The World-Herald’s Statehouse reporters round up news highlights from the Legislature and state government into the Capitol Digest — a daily briefing for the political newshound with a busy schedule.
Corrections reforms. Judges would have more leeway in keeping people out of prison under a corrections package advanced Friday by the Judiciary Committee.
The package includes pieces from several bills. All were amended into Legislative Bill 686, which was introduced by Sen. Steve Lathrop of Omaha and named a committee priority bill.
Lathrop said the most significant provision allows deferred judgments, which could help ease prison overcrowding. Judges could use the provision to put defendants on intensive probation rather than behind bars. As an incentive, defendants would avoid a conviction if they complete the probation successfully.
He said the option could be especially helpful in areas where there are no drug or other specialty courts, or where those “problem-solving courts” are at capacity.
Another piece of the package would prohibit prison officials from putting inmates in restrictive housing if they have a serious mental illness, a developmental disability or a traumatic brain injury, a move that national experts have recommended. Other pieces would give jails more options for making inmates competent to stand trial and would make it a crime to bring a cellphone into a jail or prison.
No longer included in LB 686 is a proposal to give the Department of Corrections more time to meet a deadline for reducing prison overcrowding. Current state law requires the governor to declare an overcrowding emergency and start paroling eligible inmates if prisons are at more than 140% of design capacity by July 1, 2020. The department must continue paroling inmates until the population drops to 125% of design capacity.
Corrections Director Scott Frakes opposed relaxing the deadline, saying that the overcrowding emergency law doesn’t mandate the release of any inmates and that setting “additional arbitrary benchmarks that are not possible to attain” won’t help ease prison overcrowding.
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Falconry bill, others advance in consent calendar. Thirty bills were debated and quickly advanced from first-round discussion on Friday as lawmakers took up the “consent calendar” bills for 2019. They are noncontroversial measures that qualify by advancing from legislative committees on unanimous votes.
Debate is limited to 15 minutes for each bill on the consent calendar, so the discussion often resembles a speed-reading contest, as senators quickly race through their points before the deadline hits. When Sen. Ernie Chambers of Omaha is really mad, he will mess with the consent calendar, running out the 15-minute clock on bills that mostly make minor changes in state law.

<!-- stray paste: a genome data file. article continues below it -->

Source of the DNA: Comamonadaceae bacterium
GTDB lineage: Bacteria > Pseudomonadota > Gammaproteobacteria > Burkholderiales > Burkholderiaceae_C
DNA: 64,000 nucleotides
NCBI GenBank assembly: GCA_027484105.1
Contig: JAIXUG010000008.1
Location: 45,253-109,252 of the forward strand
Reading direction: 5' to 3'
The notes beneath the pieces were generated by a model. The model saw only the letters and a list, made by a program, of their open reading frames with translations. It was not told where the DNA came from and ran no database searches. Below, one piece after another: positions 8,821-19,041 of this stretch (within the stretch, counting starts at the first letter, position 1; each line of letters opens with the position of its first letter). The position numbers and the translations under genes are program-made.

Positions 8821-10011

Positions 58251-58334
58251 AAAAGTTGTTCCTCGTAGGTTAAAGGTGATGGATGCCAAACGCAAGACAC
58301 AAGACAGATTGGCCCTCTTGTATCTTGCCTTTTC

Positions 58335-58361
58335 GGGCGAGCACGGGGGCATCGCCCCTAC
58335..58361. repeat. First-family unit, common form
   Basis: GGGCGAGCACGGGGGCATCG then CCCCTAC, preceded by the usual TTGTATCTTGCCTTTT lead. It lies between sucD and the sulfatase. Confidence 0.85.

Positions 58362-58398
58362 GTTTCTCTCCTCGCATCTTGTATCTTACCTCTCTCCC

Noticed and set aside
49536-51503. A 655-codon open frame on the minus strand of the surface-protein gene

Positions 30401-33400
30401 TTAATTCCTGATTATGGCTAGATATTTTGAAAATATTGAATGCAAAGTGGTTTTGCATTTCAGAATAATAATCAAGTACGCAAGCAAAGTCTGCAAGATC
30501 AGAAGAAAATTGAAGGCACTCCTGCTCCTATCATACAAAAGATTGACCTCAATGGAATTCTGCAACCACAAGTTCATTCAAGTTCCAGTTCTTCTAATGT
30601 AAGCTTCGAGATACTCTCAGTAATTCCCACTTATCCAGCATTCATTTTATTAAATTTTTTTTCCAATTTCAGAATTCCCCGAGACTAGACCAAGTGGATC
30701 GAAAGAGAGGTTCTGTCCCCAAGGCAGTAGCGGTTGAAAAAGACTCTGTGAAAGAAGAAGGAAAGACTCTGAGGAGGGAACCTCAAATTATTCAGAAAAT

But some noncontroversial bills can be interesting, including:
» LB 374, which will allow falcons to be used in chasing off ducks and geese around airports.
» LB 564, which expands how money generated by turnback taxes around sports arenas can be used. Part of the funds are granted to community improvement projects in places outside Omaha and Lincoln, and the bill will allow not just community halls and recreation centers to qualify, but also historic buildings or districts, as well as public spaces.
» LB 533, which would amend state statutes to conform with federal law by using gender-neutral words regarding marriage licenses and marriage ceremonies. The bill removes the phrase “husband and wife” and replaces it with either “spouse” or “applicant one and applicant two.” The bill advanced by a 26-6 vote, with 12 senators voting “present.” One opponent, Sen. Robert Clements of Elmwood, said he wanted no part of LB 533 because it related to same-sex marriage, which was legalized in all states by a 2015 U.S. Supreme Court ruling. “I wonder if it will expand to more than one person or other relationships,” Clements said.
» LB 454, which will allow someone with a home school diploma to qualify for a state real estate license. The State Real Estate Commission had required a diploma from a high school or a GED.
Prison leadership shuffle. Three state prisons have new wardens.
Rich Cruickshank, who is back from a National Guard deployment, will become the warden at the Omaha Correctional Center . Previously, he ran the Nebraska State Penitentiary. Barb Lewien is moving from warden at the Omaha Correctional Center to become warden at the Community Corrections Center-Lincoln, and Charlie West will become warden at the Nebraska Correctional Youth Facility in Omaha, leaving a similar post at the community corrections facility in Lincoln. The three have a combined 99 years of experience in the state prison system.
Meet the Nebraska state senators
Here are the 49 state senators of Nebraska's 106th Legislature. You can click here to find your state senator.